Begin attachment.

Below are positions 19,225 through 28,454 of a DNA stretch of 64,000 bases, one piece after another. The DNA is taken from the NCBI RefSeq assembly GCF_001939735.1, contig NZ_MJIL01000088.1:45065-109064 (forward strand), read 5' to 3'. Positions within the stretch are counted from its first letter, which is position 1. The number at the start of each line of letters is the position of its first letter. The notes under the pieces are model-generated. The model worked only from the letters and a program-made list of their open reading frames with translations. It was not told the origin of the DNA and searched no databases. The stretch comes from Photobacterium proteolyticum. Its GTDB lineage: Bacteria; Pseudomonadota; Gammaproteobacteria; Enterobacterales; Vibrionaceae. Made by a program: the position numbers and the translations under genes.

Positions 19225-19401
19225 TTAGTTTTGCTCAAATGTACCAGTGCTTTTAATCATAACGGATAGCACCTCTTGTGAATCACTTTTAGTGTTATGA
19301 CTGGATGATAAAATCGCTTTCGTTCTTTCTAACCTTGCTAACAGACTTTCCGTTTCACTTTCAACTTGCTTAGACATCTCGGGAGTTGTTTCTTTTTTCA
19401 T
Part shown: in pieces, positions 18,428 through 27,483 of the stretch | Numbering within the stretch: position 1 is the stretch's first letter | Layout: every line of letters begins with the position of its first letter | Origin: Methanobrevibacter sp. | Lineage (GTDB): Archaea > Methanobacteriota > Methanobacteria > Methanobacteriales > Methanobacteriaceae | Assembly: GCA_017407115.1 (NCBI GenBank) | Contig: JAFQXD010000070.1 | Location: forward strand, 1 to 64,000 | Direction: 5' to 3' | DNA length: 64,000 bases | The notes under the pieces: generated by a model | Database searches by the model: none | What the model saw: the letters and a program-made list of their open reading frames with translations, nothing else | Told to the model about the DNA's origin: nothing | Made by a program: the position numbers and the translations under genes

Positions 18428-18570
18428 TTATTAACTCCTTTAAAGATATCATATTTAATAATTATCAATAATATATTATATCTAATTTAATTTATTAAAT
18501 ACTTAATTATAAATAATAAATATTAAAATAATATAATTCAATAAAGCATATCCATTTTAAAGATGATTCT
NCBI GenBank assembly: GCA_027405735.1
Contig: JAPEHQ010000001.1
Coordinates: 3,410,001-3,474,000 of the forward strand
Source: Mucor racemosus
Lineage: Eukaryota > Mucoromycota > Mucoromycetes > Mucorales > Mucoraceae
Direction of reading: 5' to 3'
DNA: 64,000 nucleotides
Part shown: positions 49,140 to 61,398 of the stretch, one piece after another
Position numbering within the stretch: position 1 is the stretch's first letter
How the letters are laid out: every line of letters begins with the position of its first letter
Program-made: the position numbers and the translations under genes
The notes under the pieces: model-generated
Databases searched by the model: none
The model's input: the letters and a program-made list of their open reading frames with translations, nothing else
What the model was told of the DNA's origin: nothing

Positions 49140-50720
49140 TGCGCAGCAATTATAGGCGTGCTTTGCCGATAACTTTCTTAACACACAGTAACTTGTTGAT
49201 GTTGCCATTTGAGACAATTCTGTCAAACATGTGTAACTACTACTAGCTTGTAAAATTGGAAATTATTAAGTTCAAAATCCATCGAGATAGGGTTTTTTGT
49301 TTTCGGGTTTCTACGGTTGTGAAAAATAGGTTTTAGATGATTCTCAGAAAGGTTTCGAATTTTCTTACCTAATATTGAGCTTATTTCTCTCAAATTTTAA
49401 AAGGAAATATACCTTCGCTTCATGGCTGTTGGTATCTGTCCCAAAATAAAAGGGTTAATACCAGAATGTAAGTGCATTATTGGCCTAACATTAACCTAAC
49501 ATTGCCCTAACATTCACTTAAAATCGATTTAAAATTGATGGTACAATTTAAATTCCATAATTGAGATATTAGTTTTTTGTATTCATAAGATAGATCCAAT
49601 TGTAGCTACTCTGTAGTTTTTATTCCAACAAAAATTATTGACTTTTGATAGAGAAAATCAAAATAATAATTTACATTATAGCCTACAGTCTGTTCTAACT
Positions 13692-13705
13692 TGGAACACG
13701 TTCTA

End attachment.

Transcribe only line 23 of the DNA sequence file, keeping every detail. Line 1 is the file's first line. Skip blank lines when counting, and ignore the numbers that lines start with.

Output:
The model's input: the letters and a program-made list of their open reading frames with translations, nothing else